The Single Supervisory Mechanism: “Singleness” a Question of Degree Only?

On 29 January 2013, Vítor Constâncio, Vice-President of the European Central Bank (ECB), gave a speech in Frankfurt to the Banker’s Association for Finance and Trade – International Financial Services Association Europe Bank-to-Bank Forum entitled “Establishing the Single Supervisory Mechanism”.

Broadly, the legislative framework establishing the Single Supervisory Mechanism (SSM) provides that, of Europe’s 6,000 banks, the ECB will have direct responsibility only for:

  • systemically important European banks; and
  • banks which have received or requested public financial assistance.

In fulfilling its duties, the ECB will be assisted by national competent authorities, acting in accordance with ECB instructions.  In practice, the ECB will assume direct responsibility for over 80% of the euro area banking system in terms of assets.  However, the actual number of banks coming under direct ECB supervision may be as low as 150, with the remaining banks continuing to be supervised by their national competent authorities.

This has raised concerns about the creation of an uneven playing field and the possible effects on the completion of the single market.  It is felt that this is driven in the main by a desire that the politically influential German Landesbanks escape direct ECB supervision.  Nonetheless, Sr Constâncio believes that the difference between the two systems of regulation “will concern only the degree of centralisation of supervisory responsibilities within the single supervisory mechanism composed by the ECB and the national supervisory authorities”.  The “singleness of the SSM” would be ensured by virtue of the fact that:

  • national supervisory authorities will have to comply with ECB regulations;
  • the ECB will have access to data concerning all credit institutions;
  • the ECB may decide at any time to exercise direct supervisory power over a bank; and
  • the ECB would in any event wield powers affecting banks “from their birth (i.e. the authorisation to operate) to their death”.

Subject to operational arrangements being in place, the ECB is due to assume its new supervisory role on 1 March 2014 or 12 months after entry into force of the legislation, which occurs later.  Currently, the SSM legislation is the subject of trialogue negotiations between the EU Council, EU Commission and EU Parliament.  This process is due to end soon, but unfortunately, it may be some time before we truly know the degree to which this is merely about ‘degrees of centralisation’ rather than a political compromises which threatens to give rise to a two-tier banking system within Europe.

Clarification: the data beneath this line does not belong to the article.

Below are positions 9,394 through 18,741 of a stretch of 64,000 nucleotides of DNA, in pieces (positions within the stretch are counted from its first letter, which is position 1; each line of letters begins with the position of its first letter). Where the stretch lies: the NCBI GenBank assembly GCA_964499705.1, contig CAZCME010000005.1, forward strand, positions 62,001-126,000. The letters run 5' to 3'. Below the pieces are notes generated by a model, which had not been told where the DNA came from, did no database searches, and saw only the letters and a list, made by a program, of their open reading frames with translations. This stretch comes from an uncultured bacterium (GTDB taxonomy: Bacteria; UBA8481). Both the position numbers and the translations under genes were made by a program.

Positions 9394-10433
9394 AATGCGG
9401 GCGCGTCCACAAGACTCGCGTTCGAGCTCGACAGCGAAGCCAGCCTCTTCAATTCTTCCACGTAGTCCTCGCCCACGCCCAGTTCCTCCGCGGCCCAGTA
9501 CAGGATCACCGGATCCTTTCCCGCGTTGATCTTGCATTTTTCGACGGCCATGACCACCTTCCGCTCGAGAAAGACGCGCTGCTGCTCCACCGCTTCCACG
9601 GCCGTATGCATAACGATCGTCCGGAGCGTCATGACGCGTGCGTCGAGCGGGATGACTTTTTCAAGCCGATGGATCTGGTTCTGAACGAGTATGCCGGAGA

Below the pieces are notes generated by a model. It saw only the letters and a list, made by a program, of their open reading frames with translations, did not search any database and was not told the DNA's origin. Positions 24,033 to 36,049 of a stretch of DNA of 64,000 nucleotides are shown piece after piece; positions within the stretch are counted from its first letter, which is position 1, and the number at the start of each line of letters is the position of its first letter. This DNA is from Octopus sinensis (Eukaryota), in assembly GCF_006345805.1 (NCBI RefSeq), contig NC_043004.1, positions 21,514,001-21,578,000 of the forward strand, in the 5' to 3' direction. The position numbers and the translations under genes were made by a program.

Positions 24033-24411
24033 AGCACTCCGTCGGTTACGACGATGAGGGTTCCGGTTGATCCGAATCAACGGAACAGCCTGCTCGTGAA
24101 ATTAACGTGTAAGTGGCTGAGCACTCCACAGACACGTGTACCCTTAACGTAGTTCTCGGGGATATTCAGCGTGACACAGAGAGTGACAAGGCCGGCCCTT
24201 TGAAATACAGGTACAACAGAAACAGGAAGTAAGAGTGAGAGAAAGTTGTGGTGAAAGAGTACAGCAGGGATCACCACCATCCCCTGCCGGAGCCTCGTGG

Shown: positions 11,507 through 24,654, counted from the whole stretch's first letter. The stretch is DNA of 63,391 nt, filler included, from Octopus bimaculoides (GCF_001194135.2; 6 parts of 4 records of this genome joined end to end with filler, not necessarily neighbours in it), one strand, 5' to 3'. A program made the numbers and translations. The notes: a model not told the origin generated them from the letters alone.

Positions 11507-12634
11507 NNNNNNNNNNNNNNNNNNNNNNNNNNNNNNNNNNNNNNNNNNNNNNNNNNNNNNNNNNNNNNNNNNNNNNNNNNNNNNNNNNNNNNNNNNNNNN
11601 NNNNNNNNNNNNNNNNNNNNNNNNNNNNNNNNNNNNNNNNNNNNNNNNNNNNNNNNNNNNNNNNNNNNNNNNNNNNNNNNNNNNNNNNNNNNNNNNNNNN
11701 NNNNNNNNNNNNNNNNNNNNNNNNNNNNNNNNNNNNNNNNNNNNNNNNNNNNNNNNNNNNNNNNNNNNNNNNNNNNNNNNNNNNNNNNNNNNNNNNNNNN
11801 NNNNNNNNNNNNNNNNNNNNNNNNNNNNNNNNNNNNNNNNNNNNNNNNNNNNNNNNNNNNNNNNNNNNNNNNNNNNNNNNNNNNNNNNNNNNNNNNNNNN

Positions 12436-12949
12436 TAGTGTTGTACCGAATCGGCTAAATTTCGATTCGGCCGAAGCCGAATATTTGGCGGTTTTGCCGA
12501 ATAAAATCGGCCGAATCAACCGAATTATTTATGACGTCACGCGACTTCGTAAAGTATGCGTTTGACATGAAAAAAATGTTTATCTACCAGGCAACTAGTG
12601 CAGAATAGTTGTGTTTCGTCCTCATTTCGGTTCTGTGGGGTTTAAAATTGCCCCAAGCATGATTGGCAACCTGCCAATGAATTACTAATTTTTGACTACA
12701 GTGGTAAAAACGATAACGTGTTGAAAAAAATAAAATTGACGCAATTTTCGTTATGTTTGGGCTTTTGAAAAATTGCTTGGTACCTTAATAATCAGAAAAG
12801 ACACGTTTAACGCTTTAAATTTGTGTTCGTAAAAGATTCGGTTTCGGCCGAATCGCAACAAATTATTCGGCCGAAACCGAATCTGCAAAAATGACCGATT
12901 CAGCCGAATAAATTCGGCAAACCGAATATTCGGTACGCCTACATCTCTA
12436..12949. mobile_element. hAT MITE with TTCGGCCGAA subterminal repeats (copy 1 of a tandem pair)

EU Council Publishes Proposed Amendments to RRD

Introduction

On 13 January 2013, the Presidency of the EU Council published a compromise proposal regarding suggested amendments to Articles 1 to 36 of the Directive establishing a framework for the recovery and resolution of credit institutions and investment firms (the “RRD”).  The most noteworthy amendments are highlighted below.

Early Intervention

Triggers to Early Intervention

Under Article 23 of the original RRD, it was proposed that a competent authority be authorised to take early intervention action when a firm does not meet, or is likely to breach, the requirements of the Banking Consolidation Directive.  Under the newly published draft, it is proposed to extend this authority to circumstances whereby the firm in question also no longer meets, or is likely to breach, the authorisation requirements under Title II of the MiFID Directive.  Two additional early intervention powers are also granted to competent authorities, being the power to:

  • appoint a manager who:
    • assumes certain tasks of the management of the institution, or
    • monitors the decisions and tasks of the management of the institution, or
    • is empowered to veto or authorize certain decisions of the management of the institution (note that this power appears to be separate from the “Special Management” powers granted under Article 24 of the RRD); and
  • require changes to the firm strategy or to the legal or operational structures of the institution.

Special Management

Amendments are proposed to Article 24 of the RRD in order to provide clarification that the appointment of a special manager shall not, of itself, make it possible for anyone to exercise any right or power to terminate, accelerate or declare a default or credit event under any agreement to which the institution is a party.  In addition, it is specifically noted that any special manager shall have no liability arising from action taken or not taken in discharge of its functions unless guilty of gross negligence or serious misconduct.

Group Recovery and Resolution

Proposed changes to Article 7 of the RRD would mean that group recovery plans would only be required with respect to (a) the group as a whole, and (b) individually for significant entities.  Previously, it was the case that all group entities would have been obliged to create a recovery plan.  The requirement to update group resolution plans pursuant to Article 12 has also been amended slightly to clarify that plans should be updated at least annually, and after any change to: